The BBC is also including Cape Town in a programme called "50 Places to See Before you Die". More than 25 000 viewers provided recommendations for the programme. The exact ranking of South Africa on the Top 50 list will only be announced in the hour long programme.

Cape Town Care Route launched

A new tourism route is to be launched by Cape Town Tourism, the City of Cape Town and Open Africa, to co-incide with the World Summit on Sustainable Tourism, which takes place in Johannesburg at the end of this month.

Based on the principle of and growing requirement from international visitors for tourism to be environmentally and socially responsible and to not negatively impact on local communities, the Cape Care Route will enable tourists to experience first hand how some communities build their own homes, grow food and transform waste materials into art. Projects which protect ecological systems are also included in the Route.

The Lwandle Migrant Labour Museum, Golden Flowers, Spier Wine Estate and Oude Molen Village are some of the projects included in the Cape Care Route.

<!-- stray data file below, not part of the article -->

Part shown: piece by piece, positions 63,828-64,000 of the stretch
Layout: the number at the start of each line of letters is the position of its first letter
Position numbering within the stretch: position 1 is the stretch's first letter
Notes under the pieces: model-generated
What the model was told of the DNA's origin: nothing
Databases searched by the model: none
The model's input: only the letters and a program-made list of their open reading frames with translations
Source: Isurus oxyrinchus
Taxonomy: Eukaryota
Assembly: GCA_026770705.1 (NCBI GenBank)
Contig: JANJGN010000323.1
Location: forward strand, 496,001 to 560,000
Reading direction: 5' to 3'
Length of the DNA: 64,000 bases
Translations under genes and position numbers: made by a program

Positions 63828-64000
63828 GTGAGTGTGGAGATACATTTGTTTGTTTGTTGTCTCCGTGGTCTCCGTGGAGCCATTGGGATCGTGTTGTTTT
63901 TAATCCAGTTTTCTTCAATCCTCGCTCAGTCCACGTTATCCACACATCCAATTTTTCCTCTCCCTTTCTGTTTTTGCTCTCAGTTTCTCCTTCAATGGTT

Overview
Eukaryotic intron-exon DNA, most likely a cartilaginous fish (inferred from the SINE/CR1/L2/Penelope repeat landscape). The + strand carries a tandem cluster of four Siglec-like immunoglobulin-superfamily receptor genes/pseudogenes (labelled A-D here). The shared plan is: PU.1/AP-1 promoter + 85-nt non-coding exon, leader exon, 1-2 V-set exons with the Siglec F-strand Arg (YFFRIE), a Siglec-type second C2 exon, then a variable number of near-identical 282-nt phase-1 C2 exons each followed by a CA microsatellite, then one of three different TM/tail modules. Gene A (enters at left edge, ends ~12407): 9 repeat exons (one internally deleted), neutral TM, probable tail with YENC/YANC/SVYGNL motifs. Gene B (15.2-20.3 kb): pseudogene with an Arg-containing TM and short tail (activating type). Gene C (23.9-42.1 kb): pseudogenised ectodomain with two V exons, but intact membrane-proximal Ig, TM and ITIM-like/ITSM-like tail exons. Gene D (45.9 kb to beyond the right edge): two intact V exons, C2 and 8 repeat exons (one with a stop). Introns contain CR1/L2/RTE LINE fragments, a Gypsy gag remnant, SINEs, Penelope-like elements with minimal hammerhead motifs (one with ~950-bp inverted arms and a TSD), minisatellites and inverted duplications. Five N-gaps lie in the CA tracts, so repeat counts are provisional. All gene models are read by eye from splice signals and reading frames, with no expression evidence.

Winging it to South Africa

South African Airways has announced that it has postponed its flights to Copenhagen, which were scheduled to have commenced in October.

British Airways has announced that it will be adding three flights per week between London and Cape Town, to grow to ten the number of flights between the cities between October and March. This allows a total of 4000 UK visitors to arrive in Cape Town every week.

Virgin Atlantic Airways will reinstate its flights between Cape Town and London in November, and will be offering five flights a week.

Cape Town plans public transport

An extensive public transportation system, incorporating buses, minibus taxis and metered taxis, with Cape Metropole branding, is to be introduced in Cape Town from January 2003. The route will link the V & A Waterfront, the city centre and lower Gardens area, and is to operate 18 hours a day, seven days a week.